idiosyncratic common-sense that does not seem to be apparent in a poet. She uses a literal description over mysterious metaphors.

I stood at the edge of my child's sleep hearing her breathe; although I could not enter there, I could not leave.

She introduces us to one of her best collections – “The World’s Wife” through “Mrs Midas” and “Mrs Tiresis”. Weaving through the voice of their unlucky wives into the traditional tales, she adds a modern twist. Midas is not cured, but has to go and live in a golden forest, unable to touch the one thing he lusts after more than gold – his wife. Mrs Tiresis suffers too, and eventually breaks up with her proud husband.

Her sleep was a small wood, perfumed with flowers; dark, peaceful, sacred, acred in hours.

All the time, Carol Ann Duffy keeps up her towering presence, as “the clocks slid back an hour”. Time seems to stand still in this room. I am thankful, savouring each minute like a sweet. “Carol Ann Duffy is now going to answer any questions you may have.”

"At that time, inter-country trains were red, and I say this in ‘own country in a red room’."

The usual questions are thrown around like tennis balls – when did you first realise you wanted to be a poet, what’s your favourite poem, how did you get into poetry, what’s your inspiration?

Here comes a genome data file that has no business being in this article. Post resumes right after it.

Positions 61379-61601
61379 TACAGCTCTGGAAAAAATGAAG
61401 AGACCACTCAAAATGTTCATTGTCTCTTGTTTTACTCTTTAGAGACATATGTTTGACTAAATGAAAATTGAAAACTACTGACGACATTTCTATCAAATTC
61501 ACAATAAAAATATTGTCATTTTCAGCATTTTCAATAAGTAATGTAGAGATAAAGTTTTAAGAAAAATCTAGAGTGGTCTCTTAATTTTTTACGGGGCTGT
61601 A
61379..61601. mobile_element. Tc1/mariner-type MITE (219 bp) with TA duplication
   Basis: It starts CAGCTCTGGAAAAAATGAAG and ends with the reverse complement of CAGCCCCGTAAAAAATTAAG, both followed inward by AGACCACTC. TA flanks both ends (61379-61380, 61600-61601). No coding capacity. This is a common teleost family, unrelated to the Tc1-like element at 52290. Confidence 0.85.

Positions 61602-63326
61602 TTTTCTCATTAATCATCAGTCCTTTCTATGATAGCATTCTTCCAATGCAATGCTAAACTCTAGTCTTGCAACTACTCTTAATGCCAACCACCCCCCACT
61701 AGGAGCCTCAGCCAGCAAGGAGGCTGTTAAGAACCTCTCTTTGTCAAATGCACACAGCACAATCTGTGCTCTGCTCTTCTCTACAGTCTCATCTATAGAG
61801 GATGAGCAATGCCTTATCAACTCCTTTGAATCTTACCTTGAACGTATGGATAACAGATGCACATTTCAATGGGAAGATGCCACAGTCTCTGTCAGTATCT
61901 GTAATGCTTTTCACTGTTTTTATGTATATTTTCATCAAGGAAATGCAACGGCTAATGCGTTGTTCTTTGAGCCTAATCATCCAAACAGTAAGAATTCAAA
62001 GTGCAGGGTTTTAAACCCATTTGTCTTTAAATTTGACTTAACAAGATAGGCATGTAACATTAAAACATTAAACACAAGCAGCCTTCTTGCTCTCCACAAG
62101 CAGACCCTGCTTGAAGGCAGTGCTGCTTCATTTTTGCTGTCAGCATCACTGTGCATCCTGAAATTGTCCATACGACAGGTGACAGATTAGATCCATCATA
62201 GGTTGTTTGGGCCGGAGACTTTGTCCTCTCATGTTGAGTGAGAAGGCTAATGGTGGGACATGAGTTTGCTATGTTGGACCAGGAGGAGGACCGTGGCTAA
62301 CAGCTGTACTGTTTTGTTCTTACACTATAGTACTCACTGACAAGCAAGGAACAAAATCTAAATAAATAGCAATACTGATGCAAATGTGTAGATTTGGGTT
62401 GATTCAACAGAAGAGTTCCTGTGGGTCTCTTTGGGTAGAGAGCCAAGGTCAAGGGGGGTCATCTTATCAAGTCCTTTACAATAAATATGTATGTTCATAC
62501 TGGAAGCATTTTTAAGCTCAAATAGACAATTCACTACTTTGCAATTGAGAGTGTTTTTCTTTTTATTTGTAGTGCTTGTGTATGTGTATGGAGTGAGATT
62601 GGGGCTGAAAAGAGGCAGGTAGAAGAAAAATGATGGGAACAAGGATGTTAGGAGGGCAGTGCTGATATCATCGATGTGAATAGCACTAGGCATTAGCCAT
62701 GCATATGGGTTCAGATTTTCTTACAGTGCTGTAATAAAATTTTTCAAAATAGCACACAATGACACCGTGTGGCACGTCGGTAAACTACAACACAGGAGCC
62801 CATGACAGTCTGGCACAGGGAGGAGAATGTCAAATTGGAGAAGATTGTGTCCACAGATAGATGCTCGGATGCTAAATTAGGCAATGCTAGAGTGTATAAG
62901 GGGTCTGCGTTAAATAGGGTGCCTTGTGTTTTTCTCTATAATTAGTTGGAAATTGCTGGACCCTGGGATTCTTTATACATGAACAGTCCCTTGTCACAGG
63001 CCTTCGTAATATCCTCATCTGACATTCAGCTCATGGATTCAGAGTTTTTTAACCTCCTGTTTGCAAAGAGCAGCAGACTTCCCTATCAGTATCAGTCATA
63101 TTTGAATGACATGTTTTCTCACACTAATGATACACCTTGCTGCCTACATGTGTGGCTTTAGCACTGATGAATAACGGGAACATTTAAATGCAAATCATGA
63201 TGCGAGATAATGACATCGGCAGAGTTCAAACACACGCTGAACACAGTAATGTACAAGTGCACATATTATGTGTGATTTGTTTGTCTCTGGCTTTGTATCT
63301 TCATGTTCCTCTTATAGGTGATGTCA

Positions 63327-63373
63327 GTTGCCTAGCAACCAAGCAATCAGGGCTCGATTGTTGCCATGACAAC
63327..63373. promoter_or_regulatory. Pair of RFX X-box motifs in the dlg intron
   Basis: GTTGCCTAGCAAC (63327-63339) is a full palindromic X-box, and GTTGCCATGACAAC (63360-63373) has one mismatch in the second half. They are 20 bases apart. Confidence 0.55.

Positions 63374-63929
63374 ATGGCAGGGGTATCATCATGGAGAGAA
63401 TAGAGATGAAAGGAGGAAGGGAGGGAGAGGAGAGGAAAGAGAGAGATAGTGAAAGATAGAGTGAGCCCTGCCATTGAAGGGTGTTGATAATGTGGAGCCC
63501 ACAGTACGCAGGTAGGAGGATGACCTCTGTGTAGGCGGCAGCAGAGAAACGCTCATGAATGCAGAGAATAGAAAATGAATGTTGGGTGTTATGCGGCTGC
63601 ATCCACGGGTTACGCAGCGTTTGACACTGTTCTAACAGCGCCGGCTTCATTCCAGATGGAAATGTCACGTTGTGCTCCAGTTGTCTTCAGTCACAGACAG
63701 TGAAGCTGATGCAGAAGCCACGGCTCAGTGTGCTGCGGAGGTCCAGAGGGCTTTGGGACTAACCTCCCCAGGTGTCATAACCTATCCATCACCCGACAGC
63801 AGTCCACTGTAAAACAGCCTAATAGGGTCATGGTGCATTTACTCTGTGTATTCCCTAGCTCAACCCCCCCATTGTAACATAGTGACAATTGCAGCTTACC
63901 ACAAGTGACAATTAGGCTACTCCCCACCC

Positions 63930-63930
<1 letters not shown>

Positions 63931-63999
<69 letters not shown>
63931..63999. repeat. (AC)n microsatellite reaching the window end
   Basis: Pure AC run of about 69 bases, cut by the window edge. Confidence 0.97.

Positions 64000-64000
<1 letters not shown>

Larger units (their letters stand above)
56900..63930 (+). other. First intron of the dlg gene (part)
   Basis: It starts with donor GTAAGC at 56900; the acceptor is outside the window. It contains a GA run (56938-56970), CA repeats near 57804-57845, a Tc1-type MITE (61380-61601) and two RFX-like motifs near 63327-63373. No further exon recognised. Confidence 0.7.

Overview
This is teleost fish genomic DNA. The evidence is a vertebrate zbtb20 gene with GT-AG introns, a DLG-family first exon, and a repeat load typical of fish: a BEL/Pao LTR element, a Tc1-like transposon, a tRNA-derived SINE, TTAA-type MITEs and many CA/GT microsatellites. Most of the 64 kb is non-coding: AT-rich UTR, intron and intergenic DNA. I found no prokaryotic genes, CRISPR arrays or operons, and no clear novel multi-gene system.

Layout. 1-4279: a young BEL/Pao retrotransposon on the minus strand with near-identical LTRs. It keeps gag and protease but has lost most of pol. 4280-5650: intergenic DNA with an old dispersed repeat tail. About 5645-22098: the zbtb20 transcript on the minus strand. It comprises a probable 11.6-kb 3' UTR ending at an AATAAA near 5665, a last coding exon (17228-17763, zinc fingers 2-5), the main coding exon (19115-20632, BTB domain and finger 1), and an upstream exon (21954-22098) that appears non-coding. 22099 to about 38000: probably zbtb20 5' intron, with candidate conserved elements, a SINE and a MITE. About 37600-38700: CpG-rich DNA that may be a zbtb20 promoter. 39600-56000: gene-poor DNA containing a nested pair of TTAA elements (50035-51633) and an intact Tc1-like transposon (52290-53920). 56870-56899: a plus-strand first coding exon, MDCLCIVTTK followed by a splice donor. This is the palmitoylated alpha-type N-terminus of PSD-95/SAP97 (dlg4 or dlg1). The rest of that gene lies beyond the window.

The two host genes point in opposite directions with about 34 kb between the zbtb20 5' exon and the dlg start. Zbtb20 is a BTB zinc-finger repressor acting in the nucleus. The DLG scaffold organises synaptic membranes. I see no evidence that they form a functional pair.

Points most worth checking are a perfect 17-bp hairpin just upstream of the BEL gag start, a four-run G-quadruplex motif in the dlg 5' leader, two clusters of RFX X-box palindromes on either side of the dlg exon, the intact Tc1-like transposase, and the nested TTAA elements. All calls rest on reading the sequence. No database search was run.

My jaw aches from hitting the floor, and my cheeks redden. I was wrong? But I had made such a controversial point. Isn’t poetry a riddle to attempt to analyse?

Once the match is finished, love all, she turns to a page in her book of poems, “I like to finish with this poem. It’s called “A Child’s Sleep;

Carol Ann Duffy doesn't seem to think so. Instead, with that same


And she was the spirit that lives in the heart of such woods; without time, without history, wordlessly good. I spoke her name, a pebble dropped in the still night, and saw her stir, both open palms cupping their soft light; then went to the window. The greater dark outside the room gazed back, maternal, wise, with its face of moon.” Rebecca Kendle

PREPARATIONS FOR ECO DAY Last year, the first Eco Day was a big success. Local MPs and MSPs attended a question time session with pupils in the school, and a petition for a safe cycle path between Portlethen and Newtonhill was handed over to them. For the past term, third year RMPS have been preparing their exhibitions for the second annual Environment Day. The theme for this year’s Eco Day is “Global Citizenship”, which will help to showcase some of the school’s links internationally, which helped Portlethen Academy to win the International School Award (page 7). RMPS teacher Mrs Garrett spoke to us about the plans for this Friday; and told us that it’s going to be even bigger and better than last year’s Eco Day Success.